Four years later, Iryna and her siblings still suffer from post-traumatic stress. They are anxious and often wake up at night from nightmares.
Afraid it will be destroyed again
Liliia Poturoieva, Iryna’s mother, has a restrained smile, revealing little of the horrors she and her families have lived through since the war broke out in their home village of Verkhnia Vilkhova in the Luhansk region.
Four years have passed since their house was bombed.
"We still hear the sounds of shots every night. I am afraid that my house will be destroyed again."
This year, the armed conflict in eastern Ukraine will enter its fifth year. So far, the conflict has taken more than 3,000 civilian lives, displaced 1.5 million people and left 3.5 million in need.
Shelling, violent clashes, landmines and unexploded remnants of war have become a brutal normality in the everyday life of Ukrainians trying to survive. Despite the high numbers of civilians affected, the crisis remains neglected, with little funding to humanitarian assistance and parties to the conflict continue to disregard the ceasefire agreement.
Civilians are paying the price
The civilian population continues to pay the highest price in the ongoing conflict. Liliia has six children. Her oldest, Oleksandr, is 20 and doesn’t live with his parents anymore. Ihor is 12. He is a shy, calm schoolboy, always ready to help out his parents at home. Liliia’s oldest daughter, Iryna, goes to school and assists her mother with the housekeeping. She cooks and looks after the younger ones. Yana is seven, a first-grade pupil and a cheerful, energetic girl. Liliia’s youngest, the five-year-old boy Illia and two-year-old girl Aryna, stay at home with their mother. The family can’t afford to send them to kindergarten. Now, Liliia and her husband Viktor are expecting their seventh child.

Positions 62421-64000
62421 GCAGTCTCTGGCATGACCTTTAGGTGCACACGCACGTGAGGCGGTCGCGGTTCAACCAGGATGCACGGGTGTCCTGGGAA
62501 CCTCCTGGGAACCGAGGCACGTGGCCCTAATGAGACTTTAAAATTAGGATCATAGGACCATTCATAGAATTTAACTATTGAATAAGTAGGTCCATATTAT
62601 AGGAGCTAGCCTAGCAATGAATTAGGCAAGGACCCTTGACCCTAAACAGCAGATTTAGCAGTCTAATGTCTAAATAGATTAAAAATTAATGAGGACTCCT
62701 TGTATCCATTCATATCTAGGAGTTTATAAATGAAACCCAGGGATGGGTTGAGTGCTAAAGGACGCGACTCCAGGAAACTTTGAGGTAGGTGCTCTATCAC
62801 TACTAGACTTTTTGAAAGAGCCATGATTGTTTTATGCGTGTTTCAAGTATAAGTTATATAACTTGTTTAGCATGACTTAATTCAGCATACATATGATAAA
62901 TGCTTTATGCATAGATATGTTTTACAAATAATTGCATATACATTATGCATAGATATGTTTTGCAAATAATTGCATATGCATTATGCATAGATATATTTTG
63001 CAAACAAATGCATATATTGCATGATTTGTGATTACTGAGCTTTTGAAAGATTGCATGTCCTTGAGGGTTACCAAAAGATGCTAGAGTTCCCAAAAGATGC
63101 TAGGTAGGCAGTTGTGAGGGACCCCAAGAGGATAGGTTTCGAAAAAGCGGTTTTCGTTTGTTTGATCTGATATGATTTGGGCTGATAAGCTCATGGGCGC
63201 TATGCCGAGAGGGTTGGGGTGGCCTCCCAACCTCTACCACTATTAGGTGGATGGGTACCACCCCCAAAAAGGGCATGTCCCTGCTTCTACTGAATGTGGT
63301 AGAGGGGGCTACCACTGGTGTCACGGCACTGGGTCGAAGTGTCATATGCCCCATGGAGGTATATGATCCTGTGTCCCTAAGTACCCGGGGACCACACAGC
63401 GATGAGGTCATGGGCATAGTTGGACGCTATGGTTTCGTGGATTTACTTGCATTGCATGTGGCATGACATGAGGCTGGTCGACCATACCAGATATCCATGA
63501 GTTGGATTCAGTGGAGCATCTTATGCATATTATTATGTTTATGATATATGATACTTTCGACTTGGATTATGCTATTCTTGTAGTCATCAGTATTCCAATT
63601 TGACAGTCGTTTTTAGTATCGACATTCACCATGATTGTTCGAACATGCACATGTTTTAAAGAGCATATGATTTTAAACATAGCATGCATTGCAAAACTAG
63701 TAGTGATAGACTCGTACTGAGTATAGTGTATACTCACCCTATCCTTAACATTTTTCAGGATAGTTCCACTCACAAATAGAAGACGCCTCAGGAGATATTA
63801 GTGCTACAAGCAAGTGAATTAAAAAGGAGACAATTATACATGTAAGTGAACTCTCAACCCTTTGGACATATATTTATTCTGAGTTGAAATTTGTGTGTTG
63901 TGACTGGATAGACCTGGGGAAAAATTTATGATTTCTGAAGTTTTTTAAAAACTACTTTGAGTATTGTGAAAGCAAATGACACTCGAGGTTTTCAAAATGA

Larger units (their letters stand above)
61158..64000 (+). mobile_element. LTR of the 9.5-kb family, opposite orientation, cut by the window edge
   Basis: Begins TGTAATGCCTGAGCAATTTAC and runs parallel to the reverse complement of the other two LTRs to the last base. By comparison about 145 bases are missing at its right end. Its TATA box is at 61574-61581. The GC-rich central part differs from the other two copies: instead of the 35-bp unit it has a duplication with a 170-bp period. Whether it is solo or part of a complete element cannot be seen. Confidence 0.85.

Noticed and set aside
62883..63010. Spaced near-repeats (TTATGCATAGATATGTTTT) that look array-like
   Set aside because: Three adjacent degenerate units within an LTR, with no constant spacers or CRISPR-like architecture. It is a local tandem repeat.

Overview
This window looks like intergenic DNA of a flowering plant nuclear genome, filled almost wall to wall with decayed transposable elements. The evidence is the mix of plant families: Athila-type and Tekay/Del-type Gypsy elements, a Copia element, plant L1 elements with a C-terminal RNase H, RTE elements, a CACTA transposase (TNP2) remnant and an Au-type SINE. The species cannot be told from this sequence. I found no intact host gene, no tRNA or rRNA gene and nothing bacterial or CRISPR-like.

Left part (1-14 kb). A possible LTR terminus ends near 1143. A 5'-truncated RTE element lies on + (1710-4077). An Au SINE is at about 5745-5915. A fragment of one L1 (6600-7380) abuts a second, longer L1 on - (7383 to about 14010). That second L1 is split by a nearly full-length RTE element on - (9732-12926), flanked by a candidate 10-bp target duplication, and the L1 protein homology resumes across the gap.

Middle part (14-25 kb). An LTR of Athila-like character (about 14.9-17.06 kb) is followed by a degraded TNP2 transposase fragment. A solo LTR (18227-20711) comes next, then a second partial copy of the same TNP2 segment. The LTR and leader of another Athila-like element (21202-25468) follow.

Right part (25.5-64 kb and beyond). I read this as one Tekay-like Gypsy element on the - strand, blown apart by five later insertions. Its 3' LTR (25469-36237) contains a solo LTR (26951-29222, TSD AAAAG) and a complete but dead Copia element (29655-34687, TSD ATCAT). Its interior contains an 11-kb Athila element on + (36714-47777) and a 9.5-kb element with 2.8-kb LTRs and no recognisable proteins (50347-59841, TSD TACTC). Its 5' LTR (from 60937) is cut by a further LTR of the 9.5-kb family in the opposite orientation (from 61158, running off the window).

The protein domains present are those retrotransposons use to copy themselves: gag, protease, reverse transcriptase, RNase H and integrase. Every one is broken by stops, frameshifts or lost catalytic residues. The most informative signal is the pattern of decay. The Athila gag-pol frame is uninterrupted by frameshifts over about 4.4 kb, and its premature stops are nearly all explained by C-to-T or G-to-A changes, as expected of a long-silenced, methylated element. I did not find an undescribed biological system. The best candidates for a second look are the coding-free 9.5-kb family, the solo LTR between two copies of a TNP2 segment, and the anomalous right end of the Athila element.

Before the conflict, the entire family lived in a small house with two rooms. There was no work. Their main income was from child allowances and whatever they could make from keeping a few cows, goats, rabbits and chickens.
"There was no work in the village," says Liliia. "There was no opportunity to travel elsewhere to work. We tried to make money by selling milk."
Since there is no school in their village, the children go to school in a neighbouring village, five kilometres away. Since the night of the shelling, Iryna finds it hard to concentrate in class.
Saved her son’s life
That horrible night could have turned out much worse. Under one of the windows shattered by the blast stood a child’s bed, where Liliia’s youngest was fast asleep.
"When the blast hit, I covered my baby with my own body, and the glass from the broken window hit me in the back." Liliia stutters when recounting the events. It’s not something that leaves you unmarked.
The blast left the house heavily damaged: all the windows were broken, the front walls were destroyed, as well as the roof and the foundation. But Liliia and her family didn’t dare leave it unattended. They tried to repair it by themselves, covering the broken windows with plastic wrap. They spent the nights in the basement, the warmest and the safest place of the house. They received no help from the local authorities.
NRC is renovating their home
"At first I didn’t want to ask for help. I didn’t believe anyone would really help us," says Liliia. “But my husband had heard that the Norwegian Refugee Council was running a house repair project in the village and advised me to go and find out more about it."
She did, and now the house is on its way to being fully restored. The roof has new tiles and the walls have been completely renovated. New windows have been installed and the children share three small rooms between them.
NRC provided construction materials and cash to help renovate four houses in Liliia’s village.
"What’s important now is that the active phase of the war doesn’t break out again," says Liliia, longing for more peaceful times in their reconstructed family home.